Magic Story Spoilt

The Nutcracker and the Four Realms is a Disney film based in part on E T A Hoffmann’s 1816 story The Nutcracker and the Mouse King. A family dance scene as well as flashes of a ballerina dancing – particularly as the credits are rolling – indicate the famous Nutcracker ballet.

This version centres around one family – the Stahlbaums – and in particular younger daughter, Clara (Mackenzie Foy). Clara, like the rest of her family, is grieving the recent loss of her mother and Mr Stahlbaum’s (Matthew Macfadyen) wife. The action opens one Christmas eve when each of the children receives a gift from their late mother. Clara’s gift is an elaborately carved silver egg with a message that tells Clara ‘everything you need is inside’.

What ensues is a fantastical adventure in which the young Clara ‘finds’ herself, becomes the heroine, comes to terms with her mother’s death, and contributes to Disney’s eternal message that goodness is always found within oneself.

The make-believe world Clara enters is lovely and the sets and costumes are grand and gorgeous. Toys come alive, war with one another, and Clara leads them in a battle between good and evil that takes place in the fourth realm. She uses her natural science brain to solve mechanical problems, an aspect that makes her an interesting and feisty heroine.

But when Foy is not leading soldiers in battle she minces around with her arms out to the side like a ballerina, delivering lines like a wooden puppet. Keira Knightly, who has an interesting role as Sugar Plum, is irritating. She is awkward throughout and fails to give her character any kind of depth. These aspects and a few holes in the script detract greatly from the depth and pace of what is otherwise a wonderfully imaginative children’s story.

Despite these problems The Nutcracker and the Four Realms is still worth seeing. It opened at cinemas in South Africa on 2 November 2018.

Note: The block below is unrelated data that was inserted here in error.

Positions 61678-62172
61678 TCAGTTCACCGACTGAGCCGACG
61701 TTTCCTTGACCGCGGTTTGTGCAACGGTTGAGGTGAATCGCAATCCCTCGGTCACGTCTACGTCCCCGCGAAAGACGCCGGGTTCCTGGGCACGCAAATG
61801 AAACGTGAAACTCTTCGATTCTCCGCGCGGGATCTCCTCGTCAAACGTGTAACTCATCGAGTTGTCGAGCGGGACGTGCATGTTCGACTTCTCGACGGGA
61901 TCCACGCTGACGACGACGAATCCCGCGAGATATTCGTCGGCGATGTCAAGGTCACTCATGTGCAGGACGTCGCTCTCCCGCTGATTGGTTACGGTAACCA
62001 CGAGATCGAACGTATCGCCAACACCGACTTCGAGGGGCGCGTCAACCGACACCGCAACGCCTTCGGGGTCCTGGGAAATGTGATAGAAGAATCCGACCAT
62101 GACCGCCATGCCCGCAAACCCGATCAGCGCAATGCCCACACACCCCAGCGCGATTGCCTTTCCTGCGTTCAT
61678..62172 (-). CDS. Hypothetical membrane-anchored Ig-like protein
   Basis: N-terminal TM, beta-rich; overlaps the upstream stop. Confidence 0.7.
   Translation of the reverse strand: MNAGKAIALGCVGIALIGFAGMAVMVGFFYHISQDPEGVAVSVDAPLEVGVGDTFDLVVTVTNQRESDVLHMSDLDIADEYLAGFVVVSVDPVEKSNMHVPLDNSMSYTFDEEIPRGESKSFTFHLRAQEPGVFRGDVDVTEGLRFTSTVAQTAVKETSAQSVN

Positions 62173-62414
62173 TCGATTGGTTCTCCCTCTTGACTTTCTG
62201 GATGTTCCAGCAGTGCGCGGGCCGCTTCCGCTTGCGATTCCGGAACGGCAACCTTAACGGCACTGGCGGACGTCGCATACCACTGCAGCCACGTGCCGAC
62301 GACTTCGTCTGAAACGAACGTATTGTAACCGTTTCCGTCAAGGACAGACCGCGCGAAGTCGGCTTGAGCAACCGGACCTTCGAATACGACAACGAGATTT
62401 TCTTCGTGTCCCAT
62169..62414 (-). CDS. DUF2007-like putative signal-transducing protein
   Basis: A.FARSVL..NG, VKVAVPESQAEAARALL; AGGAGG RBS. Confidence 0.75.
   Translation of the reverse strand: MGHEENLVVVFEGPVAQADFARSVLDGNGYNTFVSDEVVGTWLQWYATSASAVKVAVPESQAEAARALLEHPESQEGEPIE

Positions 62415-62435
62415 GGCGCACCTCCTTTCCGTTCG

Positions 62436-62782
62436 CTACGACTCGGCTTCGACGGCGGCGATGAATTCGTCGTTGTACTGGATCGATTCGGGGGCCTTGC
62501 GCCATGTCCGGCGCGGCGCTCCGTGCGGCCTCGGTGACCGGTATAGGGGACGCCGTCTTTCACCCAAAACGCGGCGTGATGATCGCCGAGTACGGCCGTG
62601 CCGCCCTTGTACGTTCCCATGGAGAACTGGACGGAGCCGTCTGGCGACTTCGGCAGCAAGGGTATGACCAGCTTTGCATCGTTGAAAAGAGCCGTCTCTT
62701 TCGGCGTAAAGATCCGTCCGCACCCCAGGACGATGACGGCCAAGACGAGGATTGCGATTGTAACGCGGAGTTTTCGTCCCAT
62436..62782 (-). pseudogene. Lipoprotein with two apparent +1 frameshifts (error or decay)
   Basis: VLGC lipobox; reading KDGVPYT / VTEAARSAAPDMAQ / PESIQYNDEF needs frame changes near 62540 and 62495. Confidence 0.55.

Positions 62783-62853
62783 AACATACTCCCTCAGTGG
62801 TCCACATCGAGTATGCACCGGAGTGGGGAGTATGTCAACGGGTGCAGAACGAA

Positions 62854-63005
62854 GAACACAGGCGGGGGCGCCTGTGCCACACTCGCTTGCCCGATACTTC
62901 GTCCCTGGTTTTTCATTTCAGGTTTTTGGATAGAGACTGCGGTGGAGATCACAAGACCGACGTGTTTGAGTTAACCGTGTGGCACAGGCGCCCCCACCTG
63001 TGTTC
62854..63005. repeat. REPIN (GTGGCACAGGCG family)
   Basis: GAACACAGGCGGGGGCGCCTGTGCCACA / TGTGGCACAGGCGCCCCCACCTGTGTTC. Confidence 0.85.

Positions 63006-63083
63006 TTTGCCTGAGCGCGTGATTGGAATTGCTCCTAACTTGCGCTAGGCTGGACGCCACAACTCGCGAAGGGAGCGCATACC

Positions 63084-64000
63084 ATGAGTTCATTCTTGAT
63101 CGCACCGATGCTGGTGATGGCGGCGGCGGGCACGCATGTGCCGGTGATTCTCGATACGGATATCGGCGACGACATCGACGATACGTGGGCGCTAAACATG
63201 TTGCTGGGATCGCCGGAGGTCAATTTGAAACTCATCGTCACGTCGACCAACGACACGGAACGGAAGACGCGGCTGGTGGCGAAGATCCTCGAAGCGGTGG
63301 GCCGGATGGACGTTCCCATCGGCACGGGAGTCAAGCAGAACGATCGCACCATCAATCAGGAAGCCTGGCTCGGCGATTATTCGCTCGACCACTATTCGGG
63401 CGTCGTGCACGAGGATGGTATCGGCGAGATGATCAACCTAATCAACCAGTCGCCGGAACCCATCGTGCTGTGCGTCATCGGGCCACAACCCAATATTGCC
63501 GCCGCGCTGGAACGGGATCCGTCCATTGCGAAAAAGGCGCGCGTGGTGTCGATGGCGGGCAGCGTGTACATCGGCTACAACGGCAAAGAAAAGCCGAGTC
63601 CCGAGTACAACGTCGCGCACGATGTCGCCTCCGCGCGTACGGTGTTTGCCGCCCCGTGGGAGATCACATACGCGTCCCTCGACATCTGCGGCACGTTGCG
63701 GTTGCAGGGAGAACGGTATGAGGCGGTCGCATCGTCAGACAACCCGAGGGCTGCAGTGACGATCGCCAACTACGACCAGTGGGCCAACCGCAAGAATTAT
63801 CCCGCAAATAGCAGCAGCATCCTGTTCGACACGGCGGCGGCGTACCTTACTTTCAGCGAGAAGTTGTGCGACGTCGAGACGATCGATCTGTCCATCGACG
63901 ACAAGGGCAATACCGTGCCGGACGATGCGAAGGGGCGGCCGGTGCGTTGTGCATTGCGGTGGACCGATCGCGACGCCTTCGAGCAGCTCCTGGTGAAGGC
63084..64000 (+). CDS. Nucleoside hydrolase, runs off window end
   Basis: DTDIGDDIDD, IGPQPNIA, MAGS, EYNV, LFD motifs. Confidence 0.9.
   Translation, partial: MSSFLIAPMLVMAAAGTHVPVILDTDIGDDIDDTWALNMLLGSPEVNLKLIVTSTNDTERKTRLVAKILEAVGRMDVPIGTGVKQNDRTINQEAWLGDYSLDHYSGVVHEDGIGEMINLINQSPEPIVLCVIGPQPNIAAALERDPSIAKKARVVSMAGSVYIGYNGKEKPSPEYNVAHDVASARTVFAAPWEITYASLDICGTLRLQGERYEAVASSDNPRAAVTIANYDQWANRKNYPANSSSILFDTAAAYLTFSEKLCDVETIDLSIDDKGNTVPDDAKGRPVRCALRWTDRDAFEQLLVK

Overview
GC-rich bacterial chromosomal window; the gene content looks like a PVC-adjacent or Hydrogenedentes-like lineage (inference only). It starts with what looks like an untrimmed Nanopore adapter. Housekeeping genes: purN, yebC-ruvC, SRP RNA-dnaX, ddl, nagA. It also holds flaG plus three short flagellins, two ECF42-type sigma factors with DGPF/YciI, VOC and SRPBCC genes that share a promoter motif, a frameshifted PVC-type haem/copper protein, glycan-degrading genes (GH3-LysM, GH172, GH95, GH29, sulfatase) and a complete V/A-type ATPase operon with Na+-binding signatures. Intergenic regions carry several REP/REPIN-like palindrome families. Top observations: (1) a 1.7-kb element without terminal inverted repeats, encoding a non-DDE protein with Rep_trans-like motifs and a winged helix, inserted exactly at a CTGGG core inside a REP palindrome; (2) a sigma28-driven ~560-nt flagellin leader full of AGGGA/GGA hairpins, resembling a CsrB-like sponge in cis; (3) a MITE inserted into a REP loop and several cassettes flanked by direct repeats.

Explore time and space with Matthew McConaughey in Interstellar

A review by Brenda Daniels

In a near-future scenario the earth is subject to failing crops and no rain. Massive dust storms cover everything in layers of dirt endangering people’s health and leaving an empty, hopeless pall over mankind’s survival. Enter Cooper (Matthew McConaughey), an incorrigible scientist. Cooper is also a farmer, former astronaut and widower with two children.

One of those children, Murph (Mackenzie Foy as young Murph and Jessica Chastain as adult Murph), encounters what appears to be supernatural phenomena in her bedroom. Someone or something from “beyond” is trying to communicate with her. This scene involving books that fall in a seemingly random manner, and dust that settles in unnervingly systematic lines, is a very important part of the plot, an element that is resolved for viewers only at the end of Interstellar.

In a bizarre mix of science and what appears to be the supernatural Cooper is “called” to embark on a space mission that will save mankind. Joined by Amelia (Anne Hathaway) and others, the astronauts leave earth in search of previously earmarked destinations in order to evaluate their viability as a replacement home for mankind.

They will either return for the humans on earth or start a new “colony” with specially prepared human embryos.

What makes the story fascinating, however, is not the future setting or its intergalactic nature, but its intriguing exploration of the space-time-gravity continuum. Explaining too much here would spoil the adventure for viewers.

Suffice to say that Interstellar is a multi-layered space adventure that also examines the human heart and its capacity (or not) for altruism. Matthew McConaughey and Jessica Chastain give particularly good performances. Michael Caine and Matt Damon also star.

Interstellar opens at all cinemas in South Africa on Friday 7 November. It runs for a lengthy, but absorbing, two hours and 50 minutes.

Matthew McConaughey stars in the gripping new film, Interstellar. Photo: Creative Commons.

Matthew McConaughey stars in the gripping new film, Interstellar. Photo: Creative Commons.

Jessica Chastain stars alongside McConaughey in Interstellar. Photo: Creative Commons.

Jessica Chastain stars alongside McConaughey in Interstellar. Photo: Creative Commons.